The SECOND hardest thing…

It was just a little lump between Fluffy’s toes.  I mean, it was tiny, but in three weeks it had grown and was about 3/8 of an inch.  Her owner wasn’t too worried, but she wanted it "looked at".  I tried to aspirate it (suck some cells out through a small needle) for a cytology exam(looking at the cells under the microscope), but couldn’t get much out of it.  So, we set her up to remove the lump surgically.  Not to worry, it’s just a tiny little lump.

Unfortunately, when we cut into the skin, the lump didn’t have a nice distinct border.  It just sort of went everywhere in and around the toes and tendons.  I had to remove it piece-meal.  There was no way to be sure that I really had it all;  I just kept snipping away things that didn’t look like dog until I got everything that I could.  Well, hey, it could just be an inflammatory reaction — maybe there was a little splinter or something in there.  We sent the crumbs of lump to the pathologist for evaluation.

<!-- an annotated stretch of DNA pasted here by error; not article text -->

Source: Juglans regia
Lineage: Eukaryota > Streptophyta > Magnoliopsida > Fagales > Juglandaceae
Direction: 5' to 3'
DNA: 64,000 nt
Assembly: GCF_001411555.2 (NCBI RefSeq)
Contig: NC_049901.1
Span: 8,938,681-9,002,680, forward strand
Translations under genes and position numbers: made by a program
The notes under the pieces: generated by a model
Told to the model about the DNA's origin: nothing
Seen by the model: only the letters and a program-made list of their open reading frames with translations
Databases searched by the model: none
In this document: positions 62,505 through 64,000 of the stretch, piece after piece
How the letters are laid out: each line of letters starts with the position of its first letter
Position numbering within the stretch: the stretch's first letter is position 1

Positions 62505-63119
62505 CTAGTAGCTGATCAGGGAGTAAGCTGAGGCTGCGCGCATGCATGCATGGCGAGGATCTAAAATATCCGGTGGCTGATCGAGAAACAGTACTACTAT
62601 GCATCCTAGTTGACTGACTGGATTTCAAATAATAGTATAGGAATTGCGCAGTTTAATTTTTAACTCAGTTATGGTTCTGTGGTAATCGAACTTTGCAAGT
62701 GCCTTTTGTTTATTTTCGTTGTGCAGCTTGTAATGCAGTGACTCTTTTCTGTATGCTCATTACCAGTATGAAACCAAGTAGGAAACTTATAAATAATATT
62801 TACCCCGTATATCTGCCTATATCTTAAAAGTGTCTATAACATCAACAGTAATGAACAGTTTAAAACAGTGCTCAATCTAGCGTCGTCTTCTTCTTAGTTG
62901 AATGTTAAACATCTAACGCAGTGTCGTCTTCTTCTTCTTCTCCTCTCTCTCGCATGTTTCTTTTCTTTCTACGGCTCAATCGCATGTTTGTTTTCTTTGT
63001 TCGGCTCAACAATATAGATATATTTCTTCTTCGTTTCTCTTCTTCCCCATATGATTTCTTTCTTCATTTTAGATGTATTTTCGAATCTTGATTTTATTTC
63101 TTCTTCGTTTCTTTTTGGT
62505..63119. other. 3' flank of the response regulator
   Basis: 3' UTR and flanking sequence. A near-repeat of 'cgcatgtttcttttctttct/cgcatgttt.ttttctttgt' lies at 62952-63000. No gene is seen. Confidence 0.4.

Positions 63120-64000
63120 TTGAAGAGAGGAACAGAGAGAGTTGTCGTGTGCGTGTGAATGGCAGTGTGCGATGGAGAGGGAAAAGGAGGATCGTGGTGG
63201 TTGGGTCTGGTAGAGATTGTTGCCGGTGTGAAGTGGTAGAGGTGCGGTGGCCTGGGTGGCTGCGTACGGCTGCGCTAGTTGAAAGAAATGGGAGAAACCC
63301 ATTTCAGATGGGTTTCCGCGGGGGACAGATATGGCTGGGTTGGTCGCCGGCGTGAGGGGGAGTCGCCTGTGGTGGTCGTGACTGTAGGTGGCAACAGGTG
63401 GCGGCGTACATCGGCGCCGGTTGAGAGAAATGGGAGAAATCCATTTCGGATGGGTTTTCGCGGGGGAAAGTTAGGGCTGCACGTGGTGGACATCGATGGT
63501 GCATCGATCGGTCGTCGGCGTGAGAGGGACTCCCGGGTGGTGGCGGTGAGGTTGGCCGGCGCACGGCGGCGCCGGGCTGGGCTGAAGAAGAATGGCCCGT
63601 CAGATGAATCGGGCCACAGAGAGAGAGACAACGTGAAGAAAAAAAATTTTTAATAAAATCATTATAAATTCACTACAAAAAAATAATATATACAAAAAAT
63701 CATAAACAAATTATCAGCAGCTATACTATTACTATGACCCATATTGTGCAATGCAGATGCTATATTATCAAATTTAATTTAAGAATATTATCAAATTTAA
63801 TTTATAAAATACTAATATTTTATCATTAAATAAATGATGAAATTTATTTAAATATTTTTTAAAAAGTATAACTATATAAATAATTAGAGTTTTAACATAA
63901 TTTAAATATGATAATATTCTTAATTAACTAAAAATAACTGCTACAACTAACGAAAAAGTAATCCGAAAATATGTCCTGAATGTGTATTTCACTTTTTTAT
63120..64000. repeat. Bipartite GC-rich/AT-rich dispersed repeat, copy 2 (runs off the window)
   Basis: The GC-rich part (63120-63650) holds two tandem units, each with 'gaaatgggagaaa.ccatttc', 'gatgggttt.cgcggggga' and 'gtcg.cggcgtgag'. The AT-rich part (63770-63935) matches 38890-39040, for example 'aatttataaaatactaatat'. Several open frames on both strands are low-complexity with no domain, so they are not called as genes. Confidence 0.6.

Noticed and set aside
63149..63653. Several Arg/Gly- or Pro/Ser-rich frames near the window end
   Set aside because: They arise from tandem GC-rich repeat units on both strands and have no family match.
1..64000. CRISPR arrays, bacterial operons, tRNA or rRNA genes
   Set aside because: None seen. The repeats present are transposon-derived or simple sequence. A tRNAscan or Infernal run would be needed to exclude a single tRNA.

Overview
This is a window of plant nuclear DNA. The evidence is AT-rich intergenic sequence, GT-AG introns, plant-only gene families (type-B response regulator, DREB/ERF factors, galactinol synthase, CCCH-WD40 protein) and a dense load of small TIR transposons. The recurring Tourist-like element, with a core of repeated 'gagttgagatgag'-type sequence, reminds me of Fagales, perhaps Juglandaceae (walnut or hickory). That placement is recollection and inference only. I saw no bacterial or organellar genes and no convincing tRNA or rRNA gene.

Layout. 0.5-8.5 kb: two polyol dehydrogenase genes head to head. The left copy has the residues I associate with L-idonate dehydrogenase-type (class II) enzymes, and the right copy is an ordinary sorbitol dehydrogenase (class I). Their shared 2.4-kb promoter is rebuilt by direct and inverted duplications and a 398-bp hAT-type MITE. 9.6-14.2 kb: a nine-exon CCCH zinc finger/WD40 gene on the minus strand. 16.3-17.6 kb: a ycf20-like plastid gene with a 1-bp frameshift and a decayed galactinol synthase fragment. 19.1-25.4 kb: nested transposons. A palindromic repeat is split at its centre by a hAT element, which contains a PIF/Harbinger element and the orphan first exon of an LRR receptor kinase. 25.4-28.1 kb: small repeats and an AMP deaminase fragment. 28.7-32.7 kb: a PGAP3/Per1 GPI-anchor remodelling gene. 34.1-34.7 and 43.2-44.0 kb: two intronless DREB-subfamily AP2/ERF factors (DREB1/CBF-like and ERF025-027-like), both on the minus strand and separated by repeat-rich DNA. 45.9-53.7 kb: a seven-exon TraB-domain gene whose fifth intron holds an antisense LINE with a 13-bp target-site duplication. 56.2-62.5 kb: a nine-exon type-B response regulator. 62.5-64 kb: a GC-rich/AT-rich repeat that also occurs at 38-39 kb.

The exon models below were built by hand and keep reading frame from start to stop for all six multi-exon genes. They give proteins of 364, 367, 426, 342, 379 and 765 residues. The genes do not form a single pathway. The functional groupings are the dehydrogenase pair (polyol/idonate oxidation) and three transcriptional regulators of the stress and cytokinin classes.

Bad news: the lump is Mast Cell Tumor , Grade II.  If I could have removed it all with clean margins, I’d be feeling pretty good, since I’ve had such good luck with chemotherapy on these in the past.  Unfortunately, I couldn’t remove it all and I know there is still tumor left in the foot.  I talked to the oncologist (the cancer specialist) and all of our options stink.

Fluffy’s best choice for long-term survival is radiation therapy.  If you can take your dog to the University of Missouri (six hours away) and leave her for weeks, and spend about $2,000.00, the outlook is rosy.  Her owners can’t do that.

If she doesn’t have any spread of tumor to other parts of her body (metastasis) , we can get all of this tumor by the simple expedient of amputating her leg.  Good thing it wasn’t on her nose.  Unfortunately, to do our best job of finding evidence of spread, or lack of spread ("Staging" the cancer), we need to spend about $400 in testing (and it will be about double that if she goes to the nearest specialist).

If it has spread already, then our third best choice is chemotherapy, eight treatments over twelve weeks.  It usually doesn’t make them feel bad, but with tumor already spreading, the odds are we’ll only get about eighteen more months for our patient.  The total cost would be between five and six hundred dollars for this little gal.  That’s pretty cheap for chemo, but it’s some significant money.

It’s really hard to have to tell someone that they’ve got a bad disease and their treatment options are all expensive and may not work.  You can hold their hand and answer their questions, but you really don’t have the answers they want.  I like solving problems and giving people good news, and this time that’s going to be hard to do.

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